Our data show that the Cockcroft–Gault equation underestimates GFR, and if used in populations similar to ours, would significantly misclassify individuals as to CKD stage. The unmodified MDRD-4 eGFR appears to be erroneously high in that the values for eGFR are much higher than those obtained Ccr. These observations are not new. It is known that MDRD-4 underestimates GFR in some populations [27], and also that gender, age and BMI can affect the accuracy of predictive equations [28]. It has been pointed out too in a study of the relationship between cardiac risk factors and GFR that the conclusions reached depend on which equation is chosen for estimating GFR [29]. In a study of 2095 non-black individuals, Froissart et al. [30] in France found that the MDRD-4 and Cockcroft–Gault equations, respectively, misclassified 29.2% and 32.4% of their participants.

Our finding of MDRD-4-derived eGFR being higher than GFR obtained by both Ccr and the Cockcroft–Gault equation is in contrast to data of other authors who have found it to be lower. An extrapolation of data from the paper of Verhave et al. [29] suggests that the explanation could be the leanness of our participants. These authors studied 8592 individuals and found that mean GFRs (by Ccr, Cockcroft–Gault and simplified MDRD) were in the range 77.5–94.6 ml/min/1.73 m2, i.e. very similar to the data presented by ourselves. Figure 1 of their paper reveals that as body weight falls from 110 to 65 kg, the simplified MDRD eGFR rises. The lowest mean weight given is 65 kg at which point the GFR by simplified MDRD has almost risen to that of Ccr, which hardly changes across the weight range. From extrapolating the curves in the figure, it seems likely that if Verhave et al. [29] had had participants weighing between 45 and 65 kg (as we did), the curves would have crossed. In other words, their results would be very similar to the data presented by us, i.e. that the highest GFRs would be found with MDRD-4, followed by Ccr and lastly Cockcroft–Gault. These ideas are amplified in a further paper by Verhave et al. [31]. Some of the shortcomings of the MDRD-4 equation probably also apply to the CKD-EPI equation—notwithstanding its better performance—and Levey et al. [13] mention the question of its validity in populations at the extremes of muscle mass. Indeed, they state that ‘All creatinine-based equations should be used with caution in people with abnormally high or low muscle mass’. We suspect our participants would be considered to be such people.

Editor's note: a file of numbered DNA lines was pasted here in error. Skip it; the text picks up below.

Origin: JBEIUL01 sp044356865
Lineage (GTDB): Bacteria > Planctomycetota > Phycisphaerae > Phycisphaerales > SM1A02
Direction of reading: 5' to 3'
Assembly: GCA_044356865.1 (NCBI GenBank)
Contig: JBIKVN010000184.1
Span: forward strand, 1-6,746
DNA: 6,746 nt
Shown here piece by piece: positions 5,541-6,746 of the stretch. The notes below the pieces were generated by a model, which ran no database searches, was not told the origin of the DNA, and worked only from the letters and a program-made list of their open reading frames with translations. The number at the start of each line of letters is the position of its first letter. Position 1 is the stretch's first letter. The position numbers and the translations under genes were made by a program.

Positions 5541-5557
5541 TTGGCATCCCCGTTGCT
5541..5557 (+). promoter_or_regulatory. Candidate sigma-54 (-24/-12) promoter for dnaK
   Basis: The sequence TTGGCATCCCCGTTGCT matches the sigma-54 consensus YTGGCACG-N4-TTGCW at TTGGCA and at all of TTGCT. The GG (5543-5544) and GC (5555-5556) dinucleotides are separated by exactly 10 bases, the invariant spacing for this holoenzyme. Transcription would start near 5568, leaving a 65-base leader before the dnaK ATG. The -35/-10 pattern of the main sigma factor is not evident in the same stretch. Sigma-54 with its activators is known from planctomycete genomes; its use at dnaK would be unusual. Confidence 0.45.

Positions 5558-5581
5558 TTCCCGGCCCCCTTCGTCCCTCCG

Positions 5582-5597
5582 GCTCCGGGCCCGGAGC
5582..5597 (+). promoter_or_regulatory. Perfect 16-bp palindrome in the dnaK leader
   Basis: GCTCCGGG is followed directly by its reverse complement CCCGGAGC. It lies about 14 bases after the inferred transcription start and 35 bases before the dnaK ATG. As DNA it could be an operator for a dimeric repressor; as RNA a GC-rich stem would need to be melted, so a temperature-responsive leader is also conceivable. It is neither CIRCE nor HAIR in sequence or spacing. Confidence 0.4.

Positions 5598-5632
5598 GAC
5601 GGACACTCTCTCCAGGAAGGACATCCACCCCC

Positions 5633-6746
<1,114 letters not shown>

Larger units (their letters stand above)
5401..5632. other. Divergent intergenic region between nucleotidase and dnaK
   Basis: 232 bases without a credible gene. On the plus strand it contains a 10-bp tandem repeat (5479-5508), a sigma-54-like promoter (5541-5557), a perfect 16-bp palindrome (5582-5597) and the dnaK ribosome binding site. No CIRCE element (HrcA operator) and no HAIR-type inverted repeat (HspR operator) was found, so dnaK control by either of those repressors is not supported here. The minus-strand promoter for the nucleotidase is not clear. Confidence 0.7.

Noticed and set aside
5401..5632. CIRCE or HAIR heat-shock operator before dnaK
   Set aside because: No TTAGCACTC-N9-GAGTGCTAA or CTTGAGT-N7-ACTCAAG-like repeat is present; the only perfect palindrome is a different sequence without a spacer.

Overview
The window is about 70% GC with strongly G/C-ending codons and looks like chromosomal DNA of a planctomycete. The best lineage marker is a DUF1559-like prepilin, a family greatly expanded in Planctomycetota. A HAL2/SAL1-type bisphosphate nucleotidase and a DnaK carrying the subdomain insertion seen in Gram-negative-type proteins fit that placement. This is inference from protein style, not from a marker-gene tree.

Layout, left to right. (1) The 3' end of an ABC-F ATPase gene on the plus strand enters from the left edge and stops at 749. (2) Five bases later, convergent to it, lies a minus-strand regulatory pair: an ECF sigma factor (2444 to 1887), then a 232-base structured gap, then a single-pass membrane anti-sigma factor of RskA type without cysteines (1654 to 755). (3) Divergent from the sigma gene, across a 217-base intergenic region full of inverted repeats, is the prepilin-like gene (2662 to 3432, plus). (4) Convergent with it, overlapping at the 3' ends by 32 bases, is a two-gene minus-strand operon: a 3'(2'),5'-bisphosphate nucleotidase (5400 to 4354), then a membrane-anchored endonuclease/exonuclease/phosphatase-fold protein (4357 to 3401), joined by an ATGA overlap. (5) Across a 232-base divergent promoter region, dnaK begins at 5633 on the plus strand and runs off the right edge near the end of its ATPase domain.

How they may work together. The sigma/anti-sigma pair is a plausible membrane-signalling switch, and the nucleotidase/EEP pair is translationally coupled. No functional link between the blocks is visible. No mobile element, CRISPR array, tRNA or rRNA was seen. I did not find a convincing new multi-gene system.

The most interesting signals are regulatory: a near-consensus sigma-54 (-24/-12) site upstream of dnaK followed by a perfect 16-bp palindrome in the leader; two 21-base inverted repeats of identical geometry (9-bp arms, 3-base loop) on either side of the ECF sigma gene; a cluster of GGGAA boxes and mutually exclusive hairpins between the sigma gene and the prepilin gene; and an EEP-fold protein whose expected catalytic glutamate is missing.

Clearly, it is impractical, in trying to identify individuals with reduced GFR in a community setting, to expect them to perform 24-hour urine collections. We suggest that, until a more credible equation is devised, the CKD-EPI equation is used but without using the factor for racial group, i.e. removing the multiplier that is included because the patients are black. This is an adjustment that has been suggested previously for a population of CKD patients in Sub-Saharan Africa [32]. Figure 5 shows the result of this modification on the MDRD-4 and CKD-EPI slopes in our population. The angle of the slopes has not changed with omission of the racial factor but both are now much closer to the Ccr slope.


The importance of our study is that to date there are few data on the prevalence of CKD in Sub-Saharan Africa. Such studies are difficult to undertake, and there are few funding sources. Nevertheless, two major risk factors for CKD—high blood pressure and diabetes—are common. The prevalence of both is believed to be increasing so the prevalence of CKD is likely to increase. The nephrological community clearly has an opportunity to develop strategies for detecting and preventing CKD in Africa. We suspect that a coherent, deliverable mechanism for doing this would be welcomed by health policymakers in Africa.


We thank the many workers in Ghana who have contributed to the study, whose names are listed elsewhere [14] is Plange-Rhule et al. We would also like to thank the chiefs and elders of the 12 villages for their help. We are grateful to Dr. Gerald Levin for advice during the preparation of the manuscript. The study was supported by the Wellcome Trust (060415/Z/00/Z). F.B.M. was supported by a Wellcome Trust Master’s Research Training Fellowship (069500/Z/02/Z).

Conflict of interest statement. None declared.